Part 3 of the book begins with a clear warning that education programmes that do not consider understanding the different interpretations of development as well as basic data about global poverty are too narrow to be considered good development education.  The crux of the matter is that a truncated learning may lead to partial understanding of development, short term thinking (a focus on the issues of the day) and strong linkages with emotion that may not always be productive.  This aspect of Bourn’s thesis may raise the hackles of some in the NGO sector, but I felt that this was a sympathetic deliberation on one of the key tensions in development education.  In Chapters 8 and 9, which explore more thoroughly the role of NGOs and debates concerning global skills, Bourn underlines this by arguing that for many NGOs in their educational work, ‘[they] make an assumption of a causal linkage between learning, empowerment and social action’ (159).  This assumption leads them to consider that greater awareness will equal greater commitment to their cause and proffered actions.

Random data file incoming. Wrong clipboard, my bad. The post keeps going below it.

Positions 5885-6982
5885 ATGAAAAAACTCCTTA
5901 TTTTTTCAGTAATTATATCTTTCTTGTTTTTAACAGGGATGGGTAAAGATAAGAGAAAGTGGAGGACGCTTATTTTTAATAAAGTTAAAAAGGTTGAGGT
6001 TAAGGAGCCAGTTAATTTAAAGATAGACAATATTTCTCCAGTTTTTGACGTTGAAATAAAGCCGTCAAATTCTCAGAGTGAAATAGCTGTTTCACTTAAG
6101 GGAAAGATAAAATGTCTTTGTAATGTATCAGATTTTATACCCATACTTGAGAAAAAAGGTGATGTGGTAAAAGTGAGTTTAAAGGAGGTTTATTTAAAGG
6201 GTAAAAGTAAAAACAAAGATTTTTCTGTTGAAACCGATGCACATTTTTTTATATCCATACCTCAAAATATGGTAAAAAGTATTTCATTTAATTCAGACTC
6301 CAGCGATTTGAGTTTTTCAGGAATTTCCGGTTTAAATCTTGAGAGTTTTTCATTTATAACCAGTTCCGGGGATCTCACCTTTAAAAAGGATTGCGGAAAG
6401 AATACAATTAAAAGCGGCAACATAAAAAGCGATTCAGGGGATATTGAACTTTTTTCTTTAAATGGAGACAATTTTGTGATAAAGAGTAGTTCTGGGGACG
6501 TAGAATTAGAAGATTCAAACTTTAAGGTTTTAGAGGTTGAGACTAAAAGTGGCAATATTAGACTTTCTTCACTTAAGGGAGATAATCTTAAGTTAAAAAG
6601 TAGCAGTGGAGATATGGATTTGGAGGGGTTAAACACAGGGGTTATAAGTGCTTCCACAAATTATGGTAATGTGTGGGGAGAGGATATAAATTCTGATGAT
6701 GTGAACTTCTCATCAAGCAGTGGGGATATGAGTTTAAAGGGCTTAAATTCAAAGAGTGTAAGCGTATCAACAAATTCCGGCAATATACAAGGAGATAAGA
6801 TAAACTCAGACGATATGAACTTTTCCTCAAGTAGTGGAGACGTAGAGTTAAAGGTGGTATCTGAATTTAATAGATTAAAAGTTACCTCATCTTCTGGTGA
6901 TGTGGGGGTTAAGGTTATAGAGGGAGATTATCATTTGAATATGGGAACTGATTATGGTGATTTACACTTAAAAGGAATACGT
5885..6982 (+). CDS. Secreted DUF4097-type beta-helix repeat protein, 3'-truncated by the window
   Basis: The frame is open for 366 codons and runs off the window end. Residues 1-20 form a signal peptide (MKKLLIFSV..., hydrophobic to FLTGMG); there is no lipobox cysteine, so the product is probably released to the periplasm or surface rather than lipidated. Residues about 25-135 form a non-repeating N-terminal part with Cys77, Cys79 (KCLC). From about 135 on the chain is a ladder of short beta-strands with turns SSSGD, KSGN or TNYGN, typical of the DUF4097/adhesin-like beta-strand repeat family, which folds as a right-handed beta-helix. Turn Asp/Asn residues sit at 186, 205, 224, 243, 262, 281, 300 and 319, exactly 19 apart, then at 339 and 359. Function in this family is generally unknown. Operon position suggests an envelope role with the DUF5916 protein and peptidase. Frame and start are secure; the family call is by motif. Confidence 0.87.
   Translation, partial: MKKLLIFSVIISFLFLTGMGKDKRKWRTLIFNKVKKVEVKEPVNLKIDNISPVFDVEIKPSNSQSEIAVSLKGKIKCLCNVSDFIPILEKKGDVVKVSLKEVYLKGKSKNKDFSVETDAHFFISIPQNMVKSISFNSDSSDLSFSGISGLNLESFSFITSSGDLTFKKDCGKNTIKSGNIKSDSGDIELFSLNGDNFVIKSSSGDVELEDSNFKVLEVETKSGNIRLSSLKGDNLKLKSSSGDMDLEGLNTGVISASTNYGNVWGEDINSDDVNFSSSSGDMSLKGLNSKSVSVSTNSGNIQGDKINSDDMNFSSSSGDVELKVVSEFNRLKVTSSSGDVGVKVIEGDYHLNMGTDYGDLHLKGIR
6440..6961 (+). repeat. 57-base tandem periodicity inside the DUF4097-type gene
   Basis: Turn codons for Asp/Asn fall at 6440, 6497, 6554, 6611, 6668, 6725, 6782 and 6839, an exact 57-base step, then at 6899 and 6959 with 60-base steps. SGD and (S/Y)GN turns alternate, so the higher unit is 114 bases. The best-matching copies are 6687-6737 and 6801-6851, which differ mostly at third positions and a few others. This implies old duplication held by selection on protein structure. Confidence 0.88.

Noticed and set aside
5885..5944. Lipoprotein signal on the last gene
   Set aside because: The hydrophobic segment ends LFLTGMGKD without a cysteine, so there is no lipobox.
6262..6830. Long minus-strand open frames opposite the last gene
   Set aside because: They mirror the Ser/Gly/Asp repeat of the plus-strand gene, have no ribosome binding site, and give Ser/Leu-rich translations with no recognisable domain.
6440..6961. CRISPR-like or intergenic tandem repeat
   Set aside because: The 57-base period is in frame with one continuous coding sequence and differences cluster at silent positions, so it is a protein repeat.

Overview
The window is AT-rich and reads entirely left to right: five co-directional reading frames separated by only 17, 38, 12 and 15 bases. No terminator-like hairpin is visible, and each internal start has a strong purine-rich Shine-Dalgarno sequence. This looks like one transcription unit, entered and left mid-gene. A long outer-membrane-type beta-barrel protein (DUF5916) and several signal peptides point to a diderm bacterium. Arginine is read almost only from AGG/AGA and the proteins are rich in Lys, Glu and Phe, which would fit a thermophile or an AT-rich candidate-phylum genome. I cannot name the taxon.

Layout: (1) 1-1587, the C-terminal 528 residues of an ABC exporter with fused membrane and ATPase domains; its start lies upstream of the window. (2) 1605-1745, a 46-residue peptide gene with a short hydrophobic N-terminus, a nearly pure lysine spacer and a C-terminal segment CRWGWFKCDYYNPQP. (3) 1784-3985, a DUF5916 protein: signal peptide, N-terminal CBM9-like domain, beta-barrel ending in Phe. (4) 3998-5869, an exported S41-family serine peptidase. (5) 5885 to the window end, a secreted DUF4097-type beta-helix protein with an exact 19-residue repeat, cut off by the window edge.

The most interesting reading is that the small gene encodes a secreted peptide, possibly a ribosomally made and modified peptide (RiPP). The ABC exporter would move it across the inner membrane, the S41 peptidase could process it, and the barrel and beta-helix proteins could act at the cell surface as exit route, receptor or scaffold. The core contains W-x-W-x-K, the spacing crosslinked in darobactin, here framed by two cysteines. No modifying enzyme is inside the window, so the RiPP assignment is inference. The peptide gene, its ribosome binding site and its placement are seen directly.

The issue is about transformative learning, related to the desires of development educators to enact transformative learning to bring about behavioural change in learners. Drawing upon the literature, Bourn asks to whose end is this transformation intended, the learner or the provider?  Two examples, from Plan International and Save the Children, show that objectivity is increasingly difficult for NGOs. A critical pedagogy may be seen as detrimental to the very aims of an NGO.  Bourn notes that Oxfam is still able to approach development education with the stress on education, aiming to encourage critical learners.  Many NGOs promote positive stories about their activities as to do otherwise may cause their constituents to doubt their legitimacy.